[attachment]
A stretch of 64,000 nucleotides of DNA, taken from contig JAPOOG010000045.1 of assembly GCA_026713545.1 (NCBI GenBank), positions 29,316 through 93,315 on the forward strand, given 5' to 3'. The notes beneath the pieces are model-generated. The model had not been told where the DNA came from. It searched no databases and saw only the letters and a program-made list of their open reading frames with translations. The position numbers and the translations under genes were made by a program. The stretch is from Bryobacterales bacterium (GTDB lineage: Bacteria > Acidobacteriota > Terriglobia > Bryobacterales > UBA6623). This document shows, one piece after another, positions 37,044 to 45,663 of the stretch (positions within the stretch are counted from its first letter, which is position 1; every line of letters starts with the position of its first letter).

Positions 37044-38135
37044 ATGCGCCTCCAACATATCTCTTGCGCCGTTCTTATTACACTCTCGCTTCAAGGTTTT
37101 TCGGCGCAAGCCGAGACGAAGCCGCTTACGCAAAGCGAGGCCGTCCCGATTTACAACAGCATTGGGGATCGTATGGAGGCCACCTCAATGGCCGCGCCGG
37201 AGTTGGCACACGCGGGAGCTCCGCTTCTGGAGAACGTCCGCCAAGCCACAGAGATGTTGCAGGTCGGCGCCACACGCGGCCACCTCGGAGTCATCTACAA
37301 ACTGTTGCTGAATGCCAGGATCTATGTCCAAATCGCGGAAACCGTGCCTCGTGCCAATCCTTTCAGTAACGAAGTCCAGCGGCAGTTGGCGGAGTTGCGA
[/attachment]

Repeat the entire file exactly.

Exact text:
A stretch of 64,000 nucleotides of DNA, taken from contig JAPOOG010000045.1 of assembly GCA_026713545.1 (NCBI GenBank), positions 29,316 through 93,315 on the forward strand, given 5' to 3'. The notes beneath the pieces are model-generated. The model had not been told where the DNA came from. It searched no databases and saw only the letters and a program-made list of their open reading frames with translations. The position numbers and the translations under genes were made by a program. The stretch is from Bryobacterales bacterium (GTDB lineage: Bacteria > Acidobacteriota > Terriglobia > Bryobacterales > UBA6623). This document shows, one piece after another, positions 37,044 to 45,663 of the stretch (positions within the stretch are counted from its first letter, which is position 1; every line of letters starts with the position of its first letter).

Positions 37044-38135
37044 ATGCGCCTCCAACATATCTCTTGCGCCGTTCTTATTACACTCTCGCTTCAAGGTTTT
37101 TCGGCGCAAGCCGAGACGAAGCCGCTTACGCAAAGCGAGGCCGTCCCGATTTACAACAGCATTGGGGATCGTATGGAGGCCACCTCAATGGCCGCGCCGG
37201 AGTTGGCACACGCGGGAGCTCCGCTTCTGGAGAACGTCCGCCAAGCCACAGAGATGTTGCAGGTCGGCGCCACACGCGGCCACCTCGGAGTCATCTACAA
37301 ACTGTTGCTGAATGCCAGGATCTATGTCCAAATCGCGGAAACCGTGCCTCGTGCCAATCCTTTCAGTAACGAAGTCCAGCGGCAGTTGGCGGAGTTGCGA